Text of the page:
It is a widely held belief that Tylenol (acetaminophen, or paracetamol, depending on where you are) should not be used in patients with chronic liver disease or transaminitis because the drug will worsen liver injury or cause acetaminophen toxicity, the most common kind of drug-induced liver injury. However, underuse of Tylenol may lead to overuse of other pain medications, like NSAIDs or opiates, which come with their own problems.
This review in the British Journal of Clinical Pharmacology goes through studies of healthy adults and adults with liver disease, including cirrhosis to look at the evidence for our fear of Tylenol. Essentially, the studies on Tylenol are small, and ALT naturally fluctuates (thus some of the previous methodology linking rise in ALT and Tylenol may have been questionable). The authors conclude that heavy alcohol use, malnutrition/fasting, underweight status, and sepsis may put patients at risk for acetaminophen toxicity, but Tylenol is still not 100% contraindicated for these groups. They state:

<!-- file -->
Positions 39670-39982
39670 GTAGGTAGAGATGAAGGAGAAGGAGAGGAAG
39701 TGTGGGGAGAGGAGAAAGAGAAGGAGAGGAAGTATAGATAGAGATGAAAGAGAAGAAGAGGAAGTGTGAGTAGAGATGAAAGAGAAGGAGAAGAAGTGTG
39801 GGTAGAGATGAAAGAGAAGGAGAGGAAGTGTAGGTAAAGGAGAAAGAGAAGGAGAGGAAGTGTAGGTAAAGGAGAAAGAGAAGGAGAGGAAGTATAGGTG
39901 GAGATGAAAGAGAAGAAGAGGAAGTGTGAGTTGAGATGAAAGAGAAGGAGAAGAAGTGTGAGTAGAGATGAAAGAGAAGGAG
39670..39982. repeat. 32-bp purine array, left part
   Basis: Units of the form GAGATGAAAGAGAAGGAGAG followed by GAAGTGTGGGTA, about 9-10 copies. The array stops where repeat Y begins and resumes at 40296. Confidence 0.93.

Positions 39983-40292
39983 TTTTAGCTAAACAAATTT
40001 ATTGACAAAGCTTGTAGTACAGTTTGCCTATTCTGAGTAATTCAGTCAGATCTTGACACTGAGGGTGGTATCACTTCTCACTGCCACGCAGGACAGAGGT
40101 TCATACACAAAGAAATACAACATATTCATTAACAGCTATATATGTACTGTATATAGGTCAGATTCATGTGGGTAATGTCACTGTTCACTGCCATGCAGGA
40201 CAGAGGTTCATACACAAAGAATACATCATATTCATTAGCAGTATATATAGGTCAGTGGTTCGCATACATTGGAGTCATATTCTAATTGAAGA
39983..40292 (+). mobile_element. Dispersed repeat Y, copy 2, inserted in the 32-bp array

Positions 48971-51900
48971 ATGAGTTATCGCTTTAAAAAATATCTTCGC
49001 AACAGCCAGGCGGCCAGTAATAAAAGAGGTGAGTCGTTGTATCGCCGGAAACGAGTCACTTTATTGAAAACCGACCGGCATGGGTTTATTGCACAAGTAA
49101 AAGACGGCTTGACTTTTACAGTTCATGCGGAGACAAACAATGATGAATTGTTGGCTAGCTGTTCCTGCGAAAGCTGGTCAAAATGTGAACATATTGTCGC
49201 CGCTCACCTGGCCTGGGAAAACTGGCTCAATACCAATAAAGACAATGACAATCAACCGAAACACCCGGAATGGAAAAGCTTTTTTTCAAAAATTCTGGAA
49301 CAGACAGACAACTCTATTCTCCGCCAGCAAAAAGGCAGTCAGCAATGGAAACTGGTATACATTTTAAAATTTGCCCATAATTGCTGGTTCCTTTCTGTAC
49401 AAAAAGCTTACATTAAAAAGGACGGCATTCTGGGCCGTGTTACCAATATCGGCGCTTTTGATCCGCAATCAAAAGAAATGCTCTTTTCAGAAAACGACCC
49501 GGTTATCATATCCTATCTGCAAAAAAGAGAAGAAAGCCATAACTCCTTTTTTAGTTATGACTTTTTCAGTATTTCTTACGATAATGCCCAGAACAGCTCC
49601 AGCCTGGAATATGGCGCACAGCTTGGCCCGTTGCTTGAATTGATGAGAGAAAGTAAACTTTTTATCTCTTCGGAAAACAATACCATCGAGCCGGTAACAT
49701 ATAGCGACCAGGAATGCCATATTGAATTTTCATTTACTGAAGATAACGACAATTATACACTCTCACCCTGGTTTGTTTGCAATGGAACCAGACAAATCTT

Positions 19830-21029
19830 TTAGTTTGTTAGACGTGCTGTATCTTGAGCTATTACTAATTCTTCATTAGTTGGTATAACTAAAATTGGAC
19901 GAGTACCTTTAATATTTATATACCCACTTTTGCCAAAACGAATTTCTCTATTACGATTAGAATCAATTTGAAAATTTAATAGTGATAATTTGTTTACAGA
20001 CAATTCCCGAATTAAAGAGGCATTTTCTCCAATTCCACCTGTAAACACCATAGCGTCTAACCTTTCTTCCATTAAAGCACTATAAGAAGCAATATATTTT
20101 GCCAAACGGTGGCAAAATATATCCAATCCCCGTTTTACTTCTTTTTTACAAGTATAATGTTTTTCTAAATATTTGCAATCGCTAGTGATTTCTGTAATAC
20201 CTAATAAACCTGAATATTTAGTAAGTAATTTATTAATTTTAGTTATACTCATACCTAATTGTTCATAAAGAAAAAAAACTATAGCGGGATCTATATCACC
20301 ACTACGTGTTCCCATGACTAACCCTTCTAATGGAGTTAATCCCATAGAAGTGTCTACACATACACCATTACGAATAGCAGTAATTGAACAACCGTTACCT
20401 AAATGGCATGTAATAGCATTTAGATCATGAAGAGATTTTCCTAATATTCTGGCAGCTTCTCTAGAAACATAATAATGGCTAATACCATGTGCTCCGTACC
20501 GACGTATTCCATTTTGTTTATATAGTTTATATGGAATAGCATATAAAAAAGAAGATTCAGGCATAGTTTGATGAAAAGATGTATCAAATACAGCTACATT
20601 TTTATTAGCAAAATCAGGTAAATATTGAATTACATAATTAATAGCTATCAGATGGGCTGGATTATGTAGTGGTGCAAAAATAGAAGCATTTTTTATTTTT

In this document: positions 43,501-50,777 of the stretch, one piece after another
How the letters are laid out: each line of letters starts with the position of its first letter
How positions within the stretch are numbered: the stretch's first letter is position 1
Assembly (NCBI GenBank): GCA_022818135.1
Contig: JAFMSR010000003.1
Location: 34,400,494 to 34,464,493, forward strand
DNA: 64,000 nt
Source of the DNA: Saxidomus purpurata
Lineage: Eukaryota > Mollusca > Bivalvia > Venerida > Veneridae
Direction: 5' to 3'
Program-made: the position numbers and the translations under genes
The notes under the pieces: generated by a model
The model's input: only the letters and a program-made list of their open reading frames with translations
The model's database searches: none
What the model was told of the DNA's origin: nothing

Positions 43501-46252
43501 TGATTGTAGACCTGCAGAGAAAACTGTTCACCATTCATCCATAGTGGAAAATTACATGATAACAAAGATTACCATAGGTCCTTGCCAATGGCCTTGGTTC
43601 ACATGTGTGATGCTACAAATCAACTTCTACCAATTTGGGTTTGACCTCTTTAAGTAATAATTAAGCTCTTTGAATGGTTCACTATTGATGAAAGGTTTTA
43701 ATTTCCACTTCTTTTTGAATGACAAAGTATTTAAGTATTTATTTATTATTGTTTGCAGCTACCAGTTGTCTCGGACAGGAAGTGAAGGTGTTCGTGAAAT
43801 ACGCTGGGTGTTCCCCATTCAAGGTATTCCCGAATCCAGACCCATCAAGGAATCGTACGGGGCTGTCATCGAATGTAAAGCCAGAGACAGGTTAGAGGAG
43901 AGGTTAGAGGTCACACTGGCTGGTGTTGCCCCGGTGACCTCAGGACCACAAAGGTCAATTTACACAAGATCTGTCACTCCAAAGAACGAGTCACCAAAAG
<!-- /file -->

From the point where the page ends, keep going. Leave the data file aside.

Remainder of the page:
We have not found any case reports of hepatotoxicity secondary to therapeutic doses of paracetamol in adults with pre‐existing CLD who did not have at least one of these risk factors.
Therapeutic dose of acetaminophen is 4 g/24 hours. Therefore, it’s recommended that if you have patients with the above risk factors, aim to give them 2-3 g/24 hours. If they are developing rapidly deteriorating liver function (acute liver injury or failure), then it might be time to stop.